This is the first year I’ve grown the “Cresto” zinnia series, and of course, the variety I chose was “Cresto Orange. ” The photo above shows the pom-pom center surrounded by a row of petals, the form the “Cresto” zinnia is supposed to have. Of the fifty I planted, there were 3 with the desired form. Several more were acceptable, looking like this but by far the majority of orange flowers look like this and are quite small, only about 2″ across, which while disappointing are at least in my color scheme. Unfortunately, over half the plants have flowers like this (cheery yellow is nice but I have lots of other yellow flowers so don’t need yellow zinnias) or this (gasp!) deep rose
or even worse, like this painful
RED! So, my carefully planned color scheme screams in places, but it’s too late to begin again, and the butterflies enjoy them all, so I’m just gritting my teeth as I pass. There are no certainties when growing from seed, but I’m already searching the catalogs for a better variety to grow next year. How do you handle surprises in the borders?
“Polbig!” Yes, for the 4th year, the hands-down best full-sized early tomato is “Polbig.” The first to ripen was a beautiful 10.5 oz perfect tomato. It’s on the right in the photo, shown with the ripest of the contender for 2019, “Defiant,” which currently weighs a mere 5 oz. That beautiful “Polbig” became our first BLT of the season, much later than normal, but after the year we’re having we feel blessed to have any tomatoes. The “Polbig” plants are performing great, with clusters of big (some in this photo are already 12 oz!) tomatoes in varying stages of ripeness. I counted 12 on this plant alone. This is a variety for a big, early then done crop, which I like because when they come out, other crops can take their place for the fall garden. So, if you are looking for an outstanding, reliable even in cold, overly wet, little sunshine weather like we’ve had this year (and remember it won the last three years when one was hot and dry early, and one was even a bit colder) then your search is over. Get “Polbig!”
So, here’s the special YELLOW hollyhock grown from seeds from Plant World Seeds!!! It’s the first to bloom of dozens, and is much taller than all its fellow seedlings. I’m hoping it’s a freak, and that all the others will indeed be yellow. At least it’s a single, and rather pretty….if one likes pink!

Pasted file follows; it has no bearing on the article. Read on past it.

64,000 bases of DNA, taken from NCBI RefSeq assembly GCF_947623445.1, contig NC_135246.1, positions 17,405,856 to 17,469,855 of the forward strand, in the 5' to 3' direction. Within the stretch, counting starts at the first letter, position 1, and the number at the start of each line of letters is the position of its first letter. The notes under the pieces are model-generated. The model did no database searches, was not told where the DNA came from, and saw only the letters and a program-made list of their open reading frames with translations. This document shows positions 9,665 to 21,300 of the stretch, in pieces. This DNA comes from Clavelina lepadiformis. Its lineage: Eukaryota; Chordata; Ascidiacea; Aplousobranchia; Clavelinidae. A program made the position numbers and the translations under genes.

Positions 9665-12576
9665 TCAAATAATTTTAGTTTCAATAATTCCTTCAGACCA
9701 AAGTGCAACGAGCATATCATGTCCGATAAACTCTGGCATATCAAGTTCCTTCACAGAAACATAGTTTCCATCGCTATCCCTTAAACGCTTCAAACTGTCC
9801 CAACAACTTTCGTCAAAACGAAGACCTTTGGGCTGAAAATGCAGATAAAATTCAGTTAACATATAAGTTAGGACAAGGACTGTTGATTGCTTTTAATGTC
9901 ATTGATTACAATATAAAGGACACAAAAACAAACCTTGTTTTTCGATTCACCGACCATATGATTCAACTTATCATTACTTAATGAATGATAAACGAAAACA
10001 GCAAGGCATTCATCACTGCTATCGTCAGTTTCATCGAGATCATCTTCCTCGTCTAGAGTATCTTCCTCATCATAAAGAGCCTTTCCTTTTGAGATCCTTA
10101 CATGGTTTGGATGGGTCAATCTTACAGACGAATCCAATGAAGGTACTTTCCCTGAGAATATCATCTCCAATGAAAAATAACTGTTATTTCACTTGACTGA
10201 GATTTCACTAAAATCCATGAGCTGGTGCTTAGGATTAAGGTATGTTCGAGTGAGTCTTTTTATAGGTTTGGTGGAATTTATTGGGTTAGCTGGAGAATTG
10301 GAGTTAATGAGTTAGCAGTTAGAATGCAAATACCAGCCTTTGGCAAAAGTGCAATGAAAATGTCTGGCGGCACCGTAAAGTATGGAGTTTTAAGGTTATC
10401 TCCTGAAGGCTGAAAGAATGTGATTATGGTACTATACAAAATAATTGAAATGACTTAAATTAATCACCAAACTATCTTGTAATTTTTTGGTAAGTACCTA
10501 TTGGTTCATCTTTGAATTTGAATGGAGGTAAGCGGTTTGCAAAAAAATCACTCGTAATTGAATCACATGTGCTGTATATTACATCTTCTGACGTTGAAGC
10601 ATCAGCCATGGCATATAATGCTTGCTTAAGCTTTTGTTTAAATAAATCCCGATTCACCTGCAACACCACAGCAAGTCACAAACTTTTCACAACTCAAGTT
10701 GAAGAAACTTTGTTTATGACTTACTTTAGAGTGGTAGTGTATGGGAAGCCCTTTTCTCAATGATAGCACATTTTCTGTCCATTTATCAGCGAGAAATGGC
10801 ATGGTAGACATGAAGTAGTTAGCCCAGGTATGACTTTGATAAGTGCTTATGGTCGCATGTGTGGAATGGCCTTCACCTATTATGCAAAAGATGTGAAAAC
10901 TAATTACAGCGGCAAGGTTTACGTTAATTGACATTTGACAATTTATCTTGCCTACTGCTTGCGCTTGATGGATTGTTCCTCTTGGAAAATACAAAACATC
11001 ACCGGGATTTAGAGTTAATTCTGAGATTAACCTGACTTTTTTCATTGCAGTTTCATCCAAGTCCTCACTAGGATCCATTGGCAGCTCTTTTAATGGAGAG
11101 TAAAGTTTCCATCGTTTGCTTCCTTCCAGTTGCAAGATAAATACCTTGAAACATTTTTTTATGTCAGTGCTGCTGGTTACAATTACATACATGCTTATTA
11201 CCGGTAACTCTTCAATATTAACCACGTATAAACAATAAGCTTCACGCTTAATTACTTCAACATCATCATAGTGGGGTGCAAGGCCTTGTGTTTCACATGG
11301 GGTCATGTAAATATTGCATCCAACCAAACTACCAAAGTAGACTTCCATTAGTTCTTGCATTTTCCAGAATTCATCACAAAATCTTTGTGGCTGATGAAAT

Here’s a quick report, on the seeds from Plant World Seeds that I was so excited to order way back last winter. For a bit about the seeds arrival and the actual packets, see here.
First of all, only about 40% of the seeds germinated despite careful following of instructions. Now, I realize that when one orders unusual, exotic (at least to me despite 40 years of professional growing) seeds one must expect them to be harder to grow. Otherwise, they wouldn’t be unusual, would they, if every garden center had them? So, I was prepared for low results and difficult germination. There were some good results. The “Oranges and Lemons” columbine germinated extremely well, and are growing happily in the North Island. The variegated dames rocket shown above germinated well (as expected for a wild flower) but only two plants are slightly variegated. However, if they truly bloom white next year, I’ll still be pleased. I think every yellow hollyhock seed has thrived and one is budded and nearly ready to flower. The golden penstemon had poor germination, and two truly golden-leaved plants, but I’m thrilled to have them and they are definitely worth the price of the seed packet. I’ll grow the non-gold ones on to sell next spring at the garden club plant sale. There is one lonely erigeron, a few peach-leaf bellflowers and lavenders (both with which I’ve had great success in prior years.) None of the rest of the packets yielded anything. And, somehow, the lunaria got lost in the shuffle, and was just now planted!
So, my feelings are mixed. Part of the problem was that “I can grow anything” feeling that overcomes one in the depth of winter, as catalogs and websites lure and feed the desire for something new. There were no doubt more complicated seed varieties that I could handle during the rush of seeding, and some of the exotic varieties probably were not happy in basement conditions. I’d give Plant World Seeds another go. Their prices are reasonable, the number of seeds per packet is acceptable, and their instructions are more detailed than many companies. Next time I’ll try fewer new things, and try to give them more attention. Did you try any new companies this year? What were the results?